Women’s nutritional needs change as they do
As a woman’s body grows and changes, so do her nutritional requirements.
According to a recent clinical-practice guideline published by The Society of Obstetricians and Gynaecologists of Canada (SOGC), created in partnership with The Dieticians of Canada, Canadian women need life-stage specific nutritional guidance to achieve best health.
Before a girl starts her period she will experience her largest growth surge roughly two years after puberty begins. This and subsequent growth increase her nutritional needs. At the same time, adolescent girls become more body image conscious, which can spark an interest in dieting. This may also coincide with a time when girls are increasingly responsible for nourishing themselves— like making or buying their school lunches.
As nutrition during the adolescent years sets a foundation for health later in life, it is important that parents and caregivers continue to supervise and engage adolescent girls on the topic of nutrition and provide guidance and intervention when needed. The highest prevalence of eating disorders is among adolescent girls.
Special attention should be paid to calcium (RDA 1300 mg/day), as needs are highest during this life stage but not likely to be met.
There are links among fertility, weight and diet. Good nutrition, healthy lifestyle, healthy body weight and avoidance of harmful substances optimize fertility and improve general pre-pregnancy health. On the other hand, when energy-demand is too high, as in too much exercise, or energy supply is too low, as in eating disorders, the body suspends reproduction in favour of more essential functions in the body. Obesity increases the risk of menstrual abnormalities and ovulation dysfunction.
Before conception health experts advise women to maintain a healthy body weight, in part, by eating the right amount of nutrient-dense foods. Special attention goes to folate (folic acid), which decreases the risk of certain birth defects and protects against some women’s health conditions like anemia.
For all women, even those who don’t plan to have children, experts say they must pay attention to meeting requirements for calcium, vitamin D, vitamin B12, iron, and folate as many Canadian women don’t get enough of these nutrients.
Despite popular misconceptions about eating for two, pregnant women only need slightly more energy from nutrient-dense foods. During the second and third trimesters of pregnancy, from about three months onwards, one to three extra servings of foods from the food groups outlined in Canada’s Food Guide are sufficient to meet increased calorie needs of 340 and 450 respectively.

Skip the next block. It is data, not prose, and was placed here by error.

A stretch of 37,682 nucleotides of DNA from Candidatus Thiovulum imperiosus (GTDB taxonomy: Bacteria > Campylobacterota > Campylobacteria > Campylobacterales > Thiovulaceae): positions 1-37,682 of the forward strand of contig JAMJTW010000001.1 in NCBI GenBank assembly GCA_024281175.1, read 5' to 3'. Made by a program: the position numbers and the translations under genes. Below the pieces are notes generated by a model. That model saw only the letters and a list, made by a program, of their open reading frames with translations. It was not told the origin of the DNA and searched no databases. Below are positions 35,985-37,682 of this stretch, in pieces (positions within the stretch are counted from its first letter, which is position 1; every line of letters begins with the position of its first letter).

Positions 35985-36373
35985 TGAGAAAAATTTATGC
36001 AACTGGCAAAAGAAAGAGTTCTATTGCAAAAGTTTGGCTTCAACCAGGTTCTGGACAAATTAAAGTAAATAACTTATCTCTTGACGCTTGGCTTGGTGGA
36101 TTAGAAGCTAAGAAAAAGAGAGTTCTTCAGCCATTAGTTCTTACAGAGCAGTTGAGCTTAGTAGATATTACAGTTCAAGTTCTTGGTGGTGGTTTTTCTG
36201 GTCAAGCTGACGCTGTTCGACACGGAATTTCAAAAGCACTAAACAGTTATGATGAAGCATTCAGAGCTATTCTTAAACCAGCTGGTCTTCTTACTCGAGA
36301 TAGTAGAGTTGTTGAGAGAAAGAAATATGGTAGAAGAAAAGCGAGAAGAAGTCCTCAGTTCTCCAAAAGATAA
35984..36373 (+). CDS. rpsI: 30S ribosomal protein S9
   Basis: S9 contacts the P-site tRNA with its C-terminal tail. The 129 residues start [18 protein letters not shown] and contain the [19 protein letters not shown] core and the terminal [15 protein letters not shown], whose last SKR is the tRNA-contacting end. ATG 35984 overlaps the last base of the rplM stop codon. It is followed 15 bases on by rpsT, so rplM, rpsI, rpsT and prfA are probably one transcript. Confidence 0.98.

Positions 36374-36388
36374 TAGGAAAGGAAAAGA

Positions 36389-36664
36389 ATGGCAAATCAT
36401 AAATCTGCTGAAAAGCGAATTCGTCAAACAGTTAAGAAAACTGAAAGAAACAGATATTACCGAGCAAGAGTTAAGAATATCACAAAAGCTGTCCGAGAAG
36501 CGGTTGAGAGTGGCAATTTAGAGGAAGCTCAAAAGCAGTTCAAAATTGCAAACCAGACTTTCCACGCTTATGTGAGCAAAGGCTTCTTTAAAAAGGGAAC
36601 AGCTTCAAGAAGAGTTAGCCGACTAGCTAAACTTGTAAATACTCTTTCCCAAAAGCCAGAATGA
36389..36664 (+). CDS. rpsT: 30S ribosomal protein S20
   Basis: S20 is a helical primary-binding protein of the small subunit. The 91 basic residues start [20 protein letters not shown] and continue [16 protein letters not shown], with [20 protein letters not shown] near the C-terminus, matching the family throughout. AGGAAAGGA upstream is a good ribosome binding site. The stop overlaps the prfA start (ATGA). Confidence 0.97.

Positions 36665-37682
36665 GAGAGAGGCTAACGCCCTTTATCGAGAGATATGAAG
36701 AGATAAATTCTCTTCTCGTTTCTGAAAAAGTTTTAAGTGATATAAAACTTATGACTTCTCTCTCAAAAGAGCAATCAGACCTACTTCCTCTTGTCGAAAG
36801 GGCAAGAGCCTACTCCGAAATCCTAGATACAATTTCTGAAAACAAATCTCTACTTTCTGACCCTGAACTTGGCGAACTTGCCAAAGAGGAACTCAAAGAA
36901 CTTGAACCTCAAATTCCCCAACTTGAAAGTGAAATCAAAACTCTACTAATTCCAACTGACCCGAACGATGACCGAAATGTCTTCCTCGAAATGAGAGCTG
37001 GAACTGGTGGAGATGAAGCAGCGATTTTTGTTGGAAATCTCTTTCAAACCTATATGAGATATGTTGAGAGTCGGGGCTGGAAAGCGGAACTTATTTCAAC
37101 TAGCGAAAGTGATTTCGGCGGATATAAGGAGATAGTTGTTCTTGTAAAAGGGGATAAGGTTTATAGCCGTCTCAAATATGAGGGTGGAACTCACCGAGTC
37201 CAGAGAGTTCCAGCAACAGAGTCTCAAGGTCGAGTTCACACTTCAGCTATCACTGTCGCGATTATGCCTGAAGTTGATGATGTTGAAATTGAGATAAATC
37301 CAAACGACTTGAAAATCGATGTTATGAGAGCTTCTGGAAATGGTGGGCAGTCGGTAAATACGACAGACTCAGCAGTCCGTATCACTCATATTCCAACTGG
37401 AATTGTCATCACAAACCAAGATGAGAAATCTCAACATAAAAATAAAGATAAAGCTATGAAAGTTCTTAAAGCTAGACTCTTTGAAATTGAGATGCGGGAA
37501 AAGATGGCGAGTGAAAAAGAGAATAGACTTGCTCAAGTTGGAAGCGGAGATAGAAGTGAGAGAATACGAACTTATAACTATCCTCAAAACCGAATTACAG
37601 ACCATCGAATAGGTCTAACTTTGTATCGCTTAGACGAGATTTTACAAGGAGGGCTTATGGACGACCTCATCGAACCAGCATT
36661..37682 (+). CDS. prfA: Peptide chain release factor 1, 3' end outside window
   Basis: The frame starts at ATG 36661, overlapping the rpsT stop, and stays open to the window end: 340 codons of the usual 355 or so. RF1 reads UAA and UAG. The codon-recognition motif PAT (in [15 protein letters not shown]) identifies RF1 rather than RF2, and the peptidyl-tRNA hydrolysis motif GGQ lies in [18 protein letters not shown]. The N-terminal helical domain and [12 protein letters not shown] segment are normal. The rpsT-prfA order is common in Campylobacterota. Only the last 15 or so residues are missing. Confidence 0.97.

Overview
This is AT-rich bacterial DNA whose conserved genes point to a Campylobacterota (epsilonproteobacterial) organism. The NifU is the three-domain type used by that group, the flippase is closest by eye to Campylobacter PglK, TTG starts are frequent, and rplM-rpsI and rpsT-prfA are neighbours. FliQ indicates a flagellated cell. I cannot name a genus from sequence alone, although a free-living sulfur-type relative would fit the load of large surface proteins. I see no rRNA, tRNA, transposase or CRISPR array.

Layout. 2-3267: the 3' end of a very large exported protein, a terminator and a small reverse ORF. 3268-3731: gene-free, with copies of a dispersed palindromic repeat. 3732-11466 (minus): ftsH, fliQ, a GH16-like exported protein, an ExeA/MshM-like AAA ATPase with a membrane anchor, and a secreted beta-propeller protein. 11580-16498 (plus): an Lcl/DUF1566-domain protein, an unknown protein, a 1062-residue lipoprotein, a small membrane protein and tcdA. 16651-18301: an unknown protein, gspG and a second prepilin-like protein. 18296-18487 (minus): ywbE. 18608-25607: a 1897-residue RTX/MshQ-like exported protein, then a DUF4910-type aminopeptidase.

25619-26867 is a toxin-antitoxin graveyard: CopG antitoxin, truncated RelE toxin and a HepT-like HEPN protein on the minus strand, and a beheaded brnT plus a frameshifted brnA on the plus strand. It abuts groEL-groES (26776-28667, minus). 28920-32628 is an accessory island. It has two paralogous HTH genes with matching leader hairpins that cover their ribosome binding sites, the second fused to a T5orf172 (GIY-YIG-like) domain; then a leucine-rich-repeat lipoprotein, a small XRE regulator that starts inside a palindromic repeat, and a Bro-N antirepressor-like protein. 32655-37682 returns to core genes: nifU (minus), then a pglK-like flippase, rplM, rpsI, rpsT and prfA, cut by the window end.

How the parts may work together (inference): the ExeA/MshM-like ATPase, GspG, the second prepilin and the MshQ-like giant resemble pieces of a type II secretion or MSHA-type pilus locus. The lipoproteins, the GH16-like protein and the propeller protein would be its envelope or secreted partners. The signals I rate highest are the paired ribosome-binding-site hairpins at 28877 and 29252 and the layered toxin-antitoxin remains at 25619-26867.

Special attention should be given to folate, iron and vitamin B12. Vitamin supplements are recommended to help women meet their increased nutritional needs during this time however only one daily multivitamin should be taken to avoid a dose of vitamin A that is harmful to a fetus.
While hydration is important to all women, lactating women need to drink even more fluids. Lactating women should aim to drink 3.8 litres of water daily, which is about 1.5 litres more than for teens and 1.1 litres more than for adults. Calorie needs are also higher during lactation.
Breastfeeding infants exclusively until six months is recommended and women need an extra 330 kcal daily for this. For months six through 12, that number goes up again to 400 kcal.
Special attention should be paid to getting enough omega-3 fatty acids and vitamin D (RDA 600 IU).
Menopause and Beyond
Menopause is a time of many changes for women. As women approach and enter menopause, bone density decreases, metabolism changes, muscle mass and strength decrease more rapidly, and many women find they gain more weight around their midsections compared to their earlier years.
Experts recommend that women meet their requirement for calcium (RDA 1200 mg) and vitamin D (RDA 600-800 IU) by spreading intake throughout the day; increase protein intake to 1 to¬ 1.2 grams daily per kilogram of bodyweight; get regular cardiovascular and strength-training exercise to preserve bone mass and muscle; and aim for low-glycemic carbohydrates.
For more information, please visit HerNutrition.ca